A baby otter is called a pup or kit. The mother of an otter can give birth to up to three babies at once. When more than one baby is born from a single pregnancy, that group of siblings is called a litter. Baby otters are amazing creatures with a reputation for being playful, energetic, and fun. A newborn weighs about two ounces and measures 22 to 24 inches in length. They are also born blind and won’t open their eyes until 30 to 40 days after birth. Baby otters are extremely dependent on their caregivers because of their size and inability to see. Once they are about a year old, they will venture away from their family. This is the time of year when mother otters get pregnant with new litters. The female otter has babies every year from when she is an adult until she is too old to carry them. In her lifetime, an otter can have 200 or more babies.
Otters cannot swim until several months after they are born. However, they float on top of the water. Depending on their species, otter kittens learn to swim from their mothers between four and nine weeks of age. Surprisingly, the tiny mammals are not eager to learn how to swim when the time comes. Mother otters must drag babies into the water for the first few times because they are afraid of it. As the kits become more familiar with the water, they get plenty of practice swimming. During their learning process, they spend five to six hours in the water before taking an hour to rest. A mother otter anchors her pup to land with kelp or seaweed when she must leave her to hunt. When its mother is away from the pup, this ensures its safety and protection. The otter can also build makeshift playpens from branches, logs, and other materials.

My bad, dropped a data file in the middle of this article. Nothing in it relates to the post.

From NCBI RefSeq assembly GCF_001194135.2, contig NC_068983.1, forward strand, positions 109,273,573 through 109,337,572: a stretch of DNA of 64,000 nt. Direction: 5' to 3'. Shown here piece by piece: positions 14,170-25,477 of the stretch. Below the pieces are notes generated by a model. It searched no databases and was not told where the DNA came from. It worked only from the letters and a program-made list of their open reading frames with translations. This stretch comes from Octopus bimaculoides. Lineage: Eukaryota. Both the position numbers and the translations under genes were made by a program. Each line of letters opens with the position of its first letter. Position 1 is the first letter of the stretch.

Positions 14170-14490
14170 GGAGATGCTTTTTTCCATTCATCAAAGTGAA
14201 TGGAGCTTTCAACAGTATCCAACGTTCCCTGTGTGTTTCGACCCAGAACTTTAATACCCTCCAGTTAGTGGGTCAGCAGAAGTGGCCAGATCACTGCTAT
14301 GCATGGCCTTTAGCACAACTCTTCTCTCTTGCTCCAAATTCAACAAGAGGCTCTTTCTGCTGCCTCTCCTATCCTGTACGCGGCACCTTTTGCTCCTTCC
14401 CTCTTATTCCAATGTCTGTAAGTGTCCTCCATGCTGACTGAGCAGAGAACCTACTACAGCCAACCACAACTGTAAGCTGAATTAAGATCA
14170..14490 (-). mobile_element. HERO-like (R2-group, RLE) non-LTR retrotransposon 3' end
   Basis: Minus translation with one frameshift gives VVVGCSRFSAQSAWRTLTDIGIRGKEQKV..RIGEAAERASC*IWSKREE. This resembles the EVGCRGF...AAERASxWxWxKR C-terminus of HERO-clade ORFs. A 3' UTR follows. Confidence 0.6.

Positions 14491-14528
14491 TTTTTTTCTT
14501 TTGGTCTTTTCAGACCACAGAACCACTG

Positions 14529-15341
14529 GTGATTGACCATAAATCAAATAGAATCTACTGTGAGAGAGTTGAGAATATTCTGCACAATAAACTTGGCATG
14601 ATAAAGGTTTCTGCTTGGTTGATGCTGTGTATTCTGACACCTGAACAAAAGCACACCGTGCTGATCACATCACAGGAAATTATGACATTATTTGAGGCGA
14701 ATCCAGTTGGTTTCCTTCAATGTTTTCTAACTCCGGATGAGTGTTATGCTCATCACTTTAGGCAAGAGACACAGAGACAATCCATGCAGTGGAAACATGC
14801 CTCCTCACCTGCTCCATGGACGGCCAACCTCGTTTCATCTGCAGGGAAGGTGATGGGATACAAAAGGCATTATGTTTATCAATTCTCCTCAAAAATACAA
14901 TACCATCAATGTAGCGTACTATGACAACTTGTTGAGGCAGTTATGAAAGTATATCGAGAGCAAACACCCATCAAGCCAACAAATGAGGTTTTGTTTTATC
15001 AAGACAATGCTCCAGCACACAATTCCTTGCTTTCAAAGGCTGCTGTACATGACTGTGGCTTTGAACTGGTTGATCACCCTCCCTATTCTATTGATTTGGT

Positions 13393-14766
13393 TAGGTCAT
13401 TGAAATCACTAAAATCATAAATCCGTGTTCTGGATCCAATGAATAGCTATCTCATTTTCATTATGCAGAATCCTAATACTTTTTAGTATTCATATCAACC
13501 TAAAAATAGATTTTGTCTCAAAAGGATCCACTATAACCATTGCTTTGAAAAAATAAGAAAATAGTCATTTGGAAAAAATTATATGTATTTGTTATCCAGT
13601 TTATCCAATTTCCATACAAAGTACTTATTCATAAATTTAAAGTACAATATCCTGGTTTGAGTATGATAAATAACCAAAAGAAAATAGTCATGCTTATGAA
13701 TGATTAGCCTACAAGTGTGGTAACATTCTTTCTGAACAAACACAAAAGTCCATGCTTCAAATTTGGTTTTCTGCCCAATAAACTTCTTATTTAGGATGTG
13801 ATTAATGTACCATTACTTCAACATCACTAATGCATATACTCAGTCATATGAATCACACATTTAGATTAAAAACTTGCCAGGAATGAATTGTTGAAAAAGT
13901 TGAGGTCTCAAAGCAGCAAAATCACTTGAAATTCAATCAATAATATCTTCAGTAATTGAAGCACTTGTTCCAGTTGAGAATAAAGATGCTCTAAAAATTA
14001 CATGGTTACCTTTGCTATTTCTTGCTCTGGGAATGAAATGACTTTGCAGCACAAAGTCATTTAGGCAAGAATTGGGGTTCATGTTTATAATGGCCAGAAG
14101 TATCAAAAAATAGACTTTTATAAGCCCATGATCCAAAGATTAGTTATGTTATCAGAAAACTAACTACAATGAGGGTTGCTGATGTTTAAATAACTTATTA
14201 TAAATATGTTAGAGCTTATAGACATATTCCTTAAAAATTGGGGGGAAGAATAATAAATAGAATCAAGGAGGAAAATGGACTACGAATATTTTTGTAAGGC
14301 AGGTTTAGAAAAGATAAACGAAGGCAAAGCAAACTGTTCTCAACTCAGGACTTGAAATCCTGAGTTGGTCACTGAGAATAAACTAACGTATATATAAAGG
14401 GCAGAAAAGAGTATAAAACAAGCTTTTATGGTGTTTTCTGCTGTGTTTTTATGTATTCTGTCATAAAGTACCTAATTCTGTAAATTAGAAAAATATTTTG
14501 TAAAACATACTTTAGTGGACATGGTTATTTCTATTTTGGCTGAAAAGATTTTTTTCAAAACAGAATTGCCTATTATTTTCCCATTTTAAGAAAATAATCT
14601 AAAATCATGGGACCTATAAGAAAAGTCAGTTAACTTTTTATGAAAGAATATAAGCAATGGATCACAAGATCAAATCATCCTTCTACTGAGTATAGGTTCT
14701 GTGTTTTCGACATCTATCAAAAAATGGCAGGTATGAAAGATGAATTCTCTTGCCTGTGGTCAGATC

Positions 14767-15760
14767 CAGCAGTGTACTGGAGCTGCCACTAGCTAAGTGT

There are many similarities between otter families and human families. An otter’s father, mother, and even siblings provide care for a baby otter. Mothers’ otters start preparations for otter pups even before they are born. After a female otter becomes pregnant, she and her father begin preparing to have a baby. They won’t be able to leave the nest often since they need lots of attention. Therefore, they spend a lot of time stockpiling food. When otter siblings grow up, they often play, teach, and babysit their younger siblings. Otters’ fathers play a significant role in the dynamic since they protect their babies, mothers, and siblings.